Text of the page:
Anne Kerekes was born in Hungary in 1926 and immigrated to the rural coal-mining community of Wayne, Southern Alberta, at the age of 2. The frontier spirit survives in Anne as she bakes weekly for her children, grandchildren, and great grandchildren. When you drop by her house make sure you sneak a treat from the cookie drawer, which is always full.
Life on Gordon’s Indian Reserve in Saskatchewan in the 1950’s was not easy for Carrie Sheen, the eldest of five Cree girls, but drawing on memories of her grandmother has helped her grow into a compassionate member of her community. With residential school behind her, she has reconciled the lost years by baking healthy bread, and enjoying it with lots of butter.
Charlotte Yellowhorn McLeod grew up speaking Blackfoot on the Pikani Nation in Alberta. Her gentle spirit makes her a sought-after teacher in her community, and a valuable friend. She also makes some of the best fry bread and bannock you’ve ever tasted. Lottie can often be found with a drum, a song and a story.
Vera Kalmakoff has clearly conquered the communication barriers that growing up in the Russian-speaking community of Veregin, Saskatchewan, placed in her way. In her retired years she has started performing with “Seniors A GOGO”, starring in an educational play about seniors and sexuality. She is a proud single mother and grandmother. She did it her way!
Vidya Richardson is an extremely high-energy person. A passionate life-long learner, Vidya never sits still unless she’s actively meditating. She is always cooking for friends and family or volunteering with the Seniors’ Action Group. According to Vidya, coming to Canada from India in 1970 speaking Marathi, Hindi, and French was the start of a great adventure that just keeps getting better.
Leaving the Netherlands as a new bride at the age of 30, Wilma Sluyter came to snowy Kitimat, B.C. without a word of English, but with her sharp sense of humour intact. Although she no longer does the polka, she shops daily for a good loaf of bread, and can often be spotted feeding birds in her backyard.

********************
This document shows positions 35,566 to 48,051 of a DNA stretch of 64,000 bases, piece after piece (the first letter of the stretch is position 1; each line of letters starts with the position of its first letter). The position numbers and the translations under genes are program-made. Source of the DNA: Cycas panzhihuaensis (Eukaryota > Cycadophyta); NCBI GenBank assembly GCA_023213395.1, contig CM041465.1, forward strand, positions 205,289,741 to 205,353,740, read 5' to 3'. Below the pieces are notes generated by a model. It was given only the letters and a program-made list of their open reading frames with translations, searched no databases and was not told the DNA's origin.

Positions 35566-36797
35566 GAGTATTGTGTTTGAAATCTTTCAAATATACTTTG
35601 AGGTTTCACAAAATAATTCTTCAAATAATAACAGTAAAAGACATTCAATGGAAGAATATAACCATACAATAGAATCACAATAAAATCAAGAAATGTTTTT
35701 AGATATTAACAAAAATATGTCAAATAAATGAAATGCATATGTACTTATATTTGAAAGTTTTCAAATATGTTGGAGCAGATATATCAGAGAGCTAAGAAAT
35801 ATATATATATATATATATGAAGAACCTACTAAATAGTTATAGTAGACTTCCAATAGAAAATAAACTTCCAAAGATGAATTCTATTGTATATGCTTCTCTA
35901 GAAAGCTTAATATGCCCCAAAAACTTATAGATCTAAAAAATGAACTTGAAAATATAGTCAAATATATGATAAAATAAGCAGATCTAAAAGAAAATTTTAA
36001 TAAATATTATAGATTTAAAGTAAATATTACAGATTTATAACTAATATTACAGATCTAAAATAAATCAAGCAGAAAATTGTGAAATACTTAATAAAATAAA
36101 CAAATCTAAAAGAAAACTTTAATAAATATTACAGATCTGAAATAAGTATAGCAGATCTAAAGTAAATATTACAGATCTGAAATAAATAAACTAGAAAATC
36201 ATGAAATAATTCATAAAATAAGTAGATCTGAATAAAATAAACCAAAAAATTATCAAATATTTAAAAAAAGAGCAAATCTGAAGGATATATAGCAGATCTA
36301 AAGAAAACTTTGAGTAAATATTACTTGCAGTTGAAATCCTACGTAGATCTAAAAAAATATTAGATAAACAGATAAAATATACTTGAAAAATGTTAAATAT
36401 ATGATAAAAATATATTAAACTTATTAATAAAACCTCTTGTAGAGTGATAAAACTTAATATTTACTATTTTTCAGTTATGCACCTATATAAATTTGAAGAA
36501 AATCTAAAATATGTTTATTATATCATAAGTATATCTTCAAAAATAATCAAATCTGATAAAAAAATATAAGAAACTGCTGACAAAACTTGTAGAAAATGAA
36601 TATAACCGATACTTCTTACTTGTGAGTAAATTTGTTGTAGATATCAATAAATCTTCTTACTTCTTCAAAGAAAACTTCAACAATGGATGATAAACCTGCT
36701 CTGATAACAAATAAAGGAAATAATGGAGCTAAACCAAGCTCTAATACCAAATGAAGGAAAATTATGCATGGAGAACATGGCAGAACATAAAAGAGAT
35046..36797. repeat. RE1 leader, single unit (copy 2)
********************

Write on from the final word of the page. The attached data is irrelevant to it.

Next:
Produced by the National Film Board of Canada
Created by Mariette Sluyter
Associate Producer – Teri Snelgrove
Interactive Producer – Dana Dansereau
Executive Producer – Loc Dao
Written by Mariette Sluyter
Story Editor – Jen Moss
Designer – Tracey Lebedovich
Developer – Darren Ortiz
Operations and Production Manager – Janine Steele
Project Managers – Vanessa Fukuyama, Laura Mitchell
Interactive Editor – Nicholas Klassen
Copy Editor – Jen Moss
Recipe Editor – Stacey Sellars
Director of Photography – Andrew Coppin
Location Sound Recordists – Per Asplund, Frank Russo, Sean Feldstein
Video Editor – Bill Hardman
Audio Editor – Jen Moss
Sound Designer and Composer – Dan Leavers
Motion Graphics – Chris McKinlay
Studio Administrator – Jennifer Roworth
Production Coordinators – Karen Downing, Kat Jayme
Production Supervisor – Kathryn Lynch
Technical Edit Coordinator – Wes Machnikowski
Production Assistants – Karen Chapman, Sarah Hagar, Nancy Jibbe
Marketing Manager – Jenny Thibault
Publicist – Pat Dillon
Web Marketing – Julie Matlin, Kathryn Ruscito
System Administrators – Sergiu Raul Suciu, Bruno Gervasi
William F. White International
The women of Bread and their families
About the NFB
The National Film Board of Canada (NFB) is one of the world’s leading digital content hubs, creating groundbreaking interactive documentaries and animation, mobile content, installations and participatory experiences. NFB interactive productions and digital platforms have won over 100 awards, including 21 Webbys. To access this unique content, visit NFB.ca.